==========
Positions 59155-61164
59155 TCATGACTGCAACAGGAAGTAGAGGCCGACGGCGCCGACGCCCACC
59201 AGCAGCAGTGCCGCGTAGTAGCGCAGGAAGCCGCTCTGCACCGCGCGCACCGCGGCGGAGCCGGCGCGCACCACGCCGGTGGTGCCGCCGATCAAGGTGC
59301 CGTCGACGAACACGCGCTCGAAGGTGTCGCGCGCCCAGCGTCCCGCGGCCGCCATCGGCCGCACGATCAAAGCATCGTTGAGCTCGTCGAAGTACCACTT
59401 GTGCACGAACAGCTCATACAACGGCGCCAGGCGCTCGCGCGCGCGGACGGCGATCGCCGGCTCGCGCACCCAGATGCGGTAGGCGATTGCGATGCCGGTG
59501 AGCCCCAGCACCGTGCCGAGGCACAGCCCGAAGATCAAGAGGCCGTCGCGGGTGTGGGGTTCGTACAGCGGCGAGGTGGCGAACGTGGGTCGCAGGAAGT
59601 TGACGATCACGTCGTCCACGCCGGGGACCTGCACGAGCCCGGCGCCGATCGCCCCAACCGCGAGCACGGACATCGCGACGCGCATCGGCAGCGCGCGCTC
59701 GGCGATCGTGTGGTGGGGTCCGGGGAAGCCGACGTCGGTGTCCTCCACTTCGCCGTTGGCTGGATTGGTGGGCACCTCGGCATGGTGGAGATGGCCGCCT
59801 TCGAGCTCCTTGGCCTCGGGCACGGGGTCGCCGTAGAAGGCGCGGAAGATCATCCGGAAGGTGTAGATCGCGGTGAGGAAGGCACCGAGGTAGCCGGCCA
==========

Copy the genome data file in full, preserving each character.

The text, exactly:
Positions 59155-61164
59155 TCATGACTGCAACAGGAAGTAGAGGCCGACGGCGCCGACGCCCACC
59201 AGCAGCAGTGCCGCGTAGTAGCGCAGGAAGCCGCTCTGCACCGCGCGCACCGCGGCGGAGCCGGCGCGCACCACGCCGGTGGTGCCGCCGATCAAGGTGC
59301 CGTCGACGAACACGCGCTCGAAGGTGTCGCGCGCCCAGCGTCCCGCGGCCGCCATCGGCCGCACGATCAAAGCATCGTTGAGCTCGTCGAAGTACCACTT
59401 GTGCACGAACAGCTCATACAACGGCGCCAGGCGCTCGCGCGCGCGGACGGCGATCGCCGGCTCGCGCACCCAGATGCGGTAGGCGATTGCGATGCCGGTG
59501 AGCCCCAGCACCGTGCCGAGGCACAGCCCGAAGATCAAGAGGCCGTCGCGGGTGTGGGGTTCGTACAGCGGCGAGGTGGCGAACGTGGGTCGCAGGAAGT
59601 TGACGATCACGTCGTCCACGCCGGGGACCTGCACGAGCCCGGCGCCGATCGCCCCAACCGCGAGCACGGACATCGCGACGCGCATCGGCAGCGCGCGCTC
59701 GGCGATCGTGTGGTGGGGTCCGGGGAAGCCGACGTCGGTGTCCTCCACTTCGCCGTTGGCTGGATTGGTGGGCACCTCGGCATGGTGGAGATGGCCGCCT
59801 TCGAGCTCCTTGGCCTCGGGCACGGGGTCGCCGTAGAAGGCGCGGAAGATCATCCGGAAGGTGTAGATCGCGGTGAGGAAGGCACCGAGGTAGCCGGCCA